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    I developed a theory about peanut butter sandwhiches when I was twelve but I don't boast about it.
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    I'm gonna get neg repped for this but that kid merely absorbs any material thrown at him - thats why he can learn so damn quickly - eidetic/photographic memory.
    Doesn't necessarily mean he will have the "imagination" to come up with something entirely new.
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    (Original post by darknessbehold)
    I'm gonna get neg repped for this but that kid merely absorbs any material thrown at him - thats why he can learn so damn quickly - eidetic/photographic memory.
    Doesn't necessarily mean he will have the "imagination" to come up with something entirely new.
    Eidetic memory will only allow you to tackle simple problems. YOu would need a much stronger understanding to do the type of work he can. Perhaps what you describe hapenend in that first week he leaned everything, and he only did simple problems so it 'appeared' as though he understood it all, but even then, over time his understanding would have grown and he would eventually be capable of the owrk he is doing now.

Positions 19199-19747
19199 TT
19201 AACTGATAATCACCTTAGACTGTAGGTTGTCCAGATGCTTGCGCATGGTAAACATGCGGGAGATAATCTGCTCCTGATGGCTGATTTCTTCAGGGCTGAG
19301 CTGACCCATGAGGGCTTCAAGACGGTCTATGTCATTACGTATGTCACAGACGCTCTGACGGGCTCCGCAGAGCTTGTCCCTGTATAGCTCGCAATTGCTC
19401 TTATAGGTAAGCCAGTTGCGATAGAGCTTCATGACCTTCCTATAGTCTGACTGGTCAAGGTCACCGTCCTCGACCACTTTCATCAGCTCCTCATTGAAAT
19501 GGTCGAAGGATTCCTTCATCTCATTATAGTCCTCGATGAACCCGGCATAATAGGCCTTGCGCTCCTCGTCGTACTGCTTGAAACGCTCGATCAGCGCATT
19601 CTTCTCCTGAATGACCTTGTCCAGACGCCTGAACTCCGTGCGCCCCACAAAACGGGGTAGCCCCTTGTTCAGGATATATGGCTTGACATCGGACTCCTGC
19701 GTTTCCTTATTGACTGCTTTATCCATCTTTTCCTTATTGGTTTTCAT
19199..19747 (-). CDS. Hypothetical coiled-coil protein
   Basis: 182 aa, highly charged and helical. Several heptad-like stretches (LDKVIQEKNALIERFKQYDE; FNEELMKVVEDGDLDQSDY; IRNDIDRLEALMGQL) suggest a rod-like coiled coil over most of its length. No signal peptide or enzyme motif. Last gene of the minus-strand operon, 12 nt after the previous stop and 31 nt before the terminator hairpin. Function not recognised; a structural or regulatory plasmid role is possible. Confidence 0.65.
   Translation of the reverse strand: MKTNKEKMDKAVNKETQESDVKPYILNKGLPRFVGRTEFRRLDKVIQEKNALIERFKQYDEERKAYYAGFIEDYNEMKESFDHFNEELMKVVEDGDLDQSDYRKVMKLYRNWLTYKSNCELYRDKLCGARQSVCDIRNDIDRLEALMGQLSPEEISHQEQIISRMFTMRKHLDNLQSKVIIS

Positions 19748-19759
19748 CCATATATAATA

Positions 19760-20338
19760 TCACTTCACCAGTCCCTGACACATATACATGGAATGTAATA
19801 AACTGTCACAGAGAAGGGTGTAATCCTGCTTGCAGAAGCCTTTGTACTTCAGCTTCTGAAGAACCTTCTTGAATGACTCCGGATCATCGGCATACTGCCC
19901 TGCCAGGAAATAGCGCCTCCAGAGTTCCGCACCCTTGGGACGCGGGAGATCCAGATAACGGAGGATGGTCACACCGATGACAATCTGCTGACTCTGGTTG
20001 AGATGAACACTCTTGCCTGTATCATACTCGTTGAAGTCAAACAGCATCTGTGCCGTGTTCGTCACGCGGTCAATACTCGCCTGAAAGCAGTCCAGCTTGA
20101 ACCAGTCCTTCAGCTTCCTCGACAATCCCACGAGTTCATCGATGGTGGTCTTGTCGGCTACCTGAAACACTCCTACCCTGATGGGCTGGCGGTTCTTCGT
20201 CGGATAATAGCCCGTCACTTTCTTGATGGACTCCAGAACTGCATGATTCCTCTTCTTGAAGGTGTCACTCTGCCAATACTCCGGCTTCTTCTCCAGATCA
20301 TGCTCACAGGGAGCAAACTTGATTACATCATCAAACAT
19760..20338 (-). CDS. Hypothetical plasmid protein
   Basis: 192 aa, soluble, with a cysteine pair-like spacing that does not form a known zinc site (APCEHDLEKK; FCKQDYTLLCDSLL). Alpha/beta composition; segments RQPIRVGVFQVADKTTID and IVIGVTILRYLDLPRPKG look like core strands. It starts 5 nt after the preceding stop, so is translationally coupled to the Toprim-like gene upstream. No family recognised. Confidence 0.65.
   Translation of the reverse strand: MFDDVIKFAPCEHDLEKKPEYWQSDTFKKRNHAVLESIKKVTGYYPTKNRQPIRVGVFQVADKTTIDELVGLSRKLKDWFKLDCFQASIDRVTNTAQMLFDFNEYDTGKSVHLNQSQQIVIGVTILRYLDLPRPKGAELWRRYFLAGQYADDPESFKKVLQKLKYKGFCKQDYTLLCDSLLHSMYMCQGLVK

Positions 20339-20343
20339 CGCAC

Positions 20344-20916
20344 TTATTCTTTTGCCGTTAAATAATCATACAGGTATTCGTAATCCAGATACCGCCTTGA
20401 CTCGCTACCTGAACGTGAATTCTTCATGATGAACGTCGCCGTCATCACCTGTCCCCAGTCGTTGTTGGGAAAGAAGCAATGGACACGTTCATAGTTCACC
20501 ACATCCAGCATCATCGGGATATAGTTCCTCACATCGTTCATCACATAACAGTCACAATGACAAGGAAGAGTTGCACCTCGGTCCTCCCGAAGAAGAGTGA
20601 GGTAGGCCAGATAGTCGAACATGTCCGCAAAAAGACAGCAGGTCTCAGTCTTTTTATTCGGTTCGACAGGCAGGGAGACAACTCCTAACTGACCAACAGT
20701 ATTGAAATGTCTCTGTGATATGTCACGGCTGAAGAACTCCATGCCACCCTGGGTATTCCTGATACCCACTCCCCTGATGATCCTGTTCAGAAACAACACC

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    (Original post by Broderss)
    Guys have you never seen the film Limitless? This kid will run out of pills and eventually he'll go back to being a failed writer going no where in life.
    People most of the time don't like to think that this is true but unfortunately this is the case. Sooner or later he will come to realise the lack of social life and possible alienation as he gets older no matter how many awards, nobel prizes he wins. With every great ability comes a great price (no I'm not talking about that spiderman shiz)

    The harsh truth which people will neg. Go ahead. I'm on a neg hat trick anyways :rolleyes: